Indiana won't begin observing the Lincoln Bicentennial until May 10, which means there will be no celebratory events on the Emancipator's birthday - a remarkable piece of scheduling (see here).
I notice the organizers have some Stephen Foster on tap; let me raise an objection. They should play the music current in 1809 instead, say selections from "A Collection of the Most Celebrated Country Dances and Cotillions (published in 1809)," or "A Collection of Country Dances and Cotillions" (1808).
They could be daring and play some Felix Mendelssohn (born nine days before Lincoln); or some Haydn (he died just over 100 days after Lincoln's birth in May, 1809). Foster would not be born until Lincoln was 17. His heyday began ten years before the secession which is why he is so stubbornly associated with that era.
His association with the immediate antebellum should not carry over into an association with Lincoln. Foster is today a cultural token in the hands of the "gathering storm" historiographers. By constructing a "gathering storm" these writers have appropriated bright little cultural counterpoints, like Foster's success, to (tragically, ironically) lighten their narratives' aura impending doom.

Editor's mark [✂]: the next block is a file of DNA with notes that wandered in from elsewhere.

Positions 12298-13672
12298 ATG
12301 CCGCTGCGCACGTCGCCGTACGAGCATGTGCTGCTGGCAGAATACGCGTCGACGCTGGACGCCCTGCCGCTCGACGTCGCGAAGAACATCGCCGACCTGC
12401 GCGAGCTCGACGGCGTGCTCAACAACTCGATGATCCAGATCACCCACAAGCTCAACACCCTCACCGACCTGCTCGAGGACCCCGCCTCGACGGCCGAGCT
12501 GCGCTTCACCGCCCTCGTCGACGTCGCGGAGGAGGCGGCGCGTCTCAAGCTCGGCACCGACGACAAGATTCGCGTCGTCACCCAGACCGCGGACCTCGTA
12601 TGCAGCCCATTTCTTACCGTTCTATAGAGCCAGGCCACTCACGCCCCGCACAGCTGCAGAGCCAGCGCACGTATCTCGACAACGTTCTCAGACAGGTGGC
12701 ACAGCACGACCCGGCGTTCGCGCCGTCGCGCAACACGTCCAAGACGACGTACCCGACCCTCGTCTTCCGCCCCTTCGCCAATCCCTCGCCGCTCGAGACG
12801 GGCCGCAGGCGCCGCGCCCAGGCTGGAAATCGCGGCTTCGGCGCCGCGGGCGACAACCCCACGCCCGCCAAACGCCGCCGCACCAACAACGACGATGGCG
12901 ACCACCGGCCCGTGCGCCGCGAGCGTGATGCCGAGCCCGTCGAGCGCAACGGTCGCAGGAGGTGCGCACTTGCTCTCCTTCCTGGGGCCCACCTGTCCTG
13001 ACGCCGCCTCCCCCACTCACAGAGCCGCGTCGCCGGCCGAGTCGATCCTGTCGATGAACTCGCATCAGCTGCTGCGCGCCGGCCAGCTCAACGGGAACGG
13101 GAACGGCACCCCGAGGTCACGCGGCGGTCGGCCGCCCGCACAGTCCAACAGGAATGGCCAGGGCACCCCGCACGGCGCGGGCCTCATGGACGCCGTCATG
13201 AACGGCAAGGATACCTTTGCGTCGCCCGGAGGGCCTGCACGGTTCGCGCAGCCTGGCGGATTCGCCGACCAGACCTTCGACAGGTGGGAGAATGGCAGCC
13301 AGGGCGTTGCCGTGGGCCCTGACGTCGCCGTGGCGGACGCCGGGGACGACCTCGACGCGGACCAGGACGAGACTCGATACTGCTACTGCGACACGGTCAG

Those of us, like Ayers, who reject the inevitability powering the "gathering storm" master narrative, have a right to view Foster as having been polluted or tainted by association with this particular meme.
If you are writing in terms of a blundering generation, in terms of missed opportunities and political mistakes, you don't have a lot of ink to divert from analysis to entertain completely irrelevant cultural history. If you're selling the inevitability of war, however, it's the color, nothing but the color, so help you God.
The Indiana organizers, wading in the shallow end of the culture pool, are not even aware that it was their readings in "inevitability" that suggested a (false) Foster connection to Lincoln. They made a list, approved it in haste, and are off to the (Camptown) races.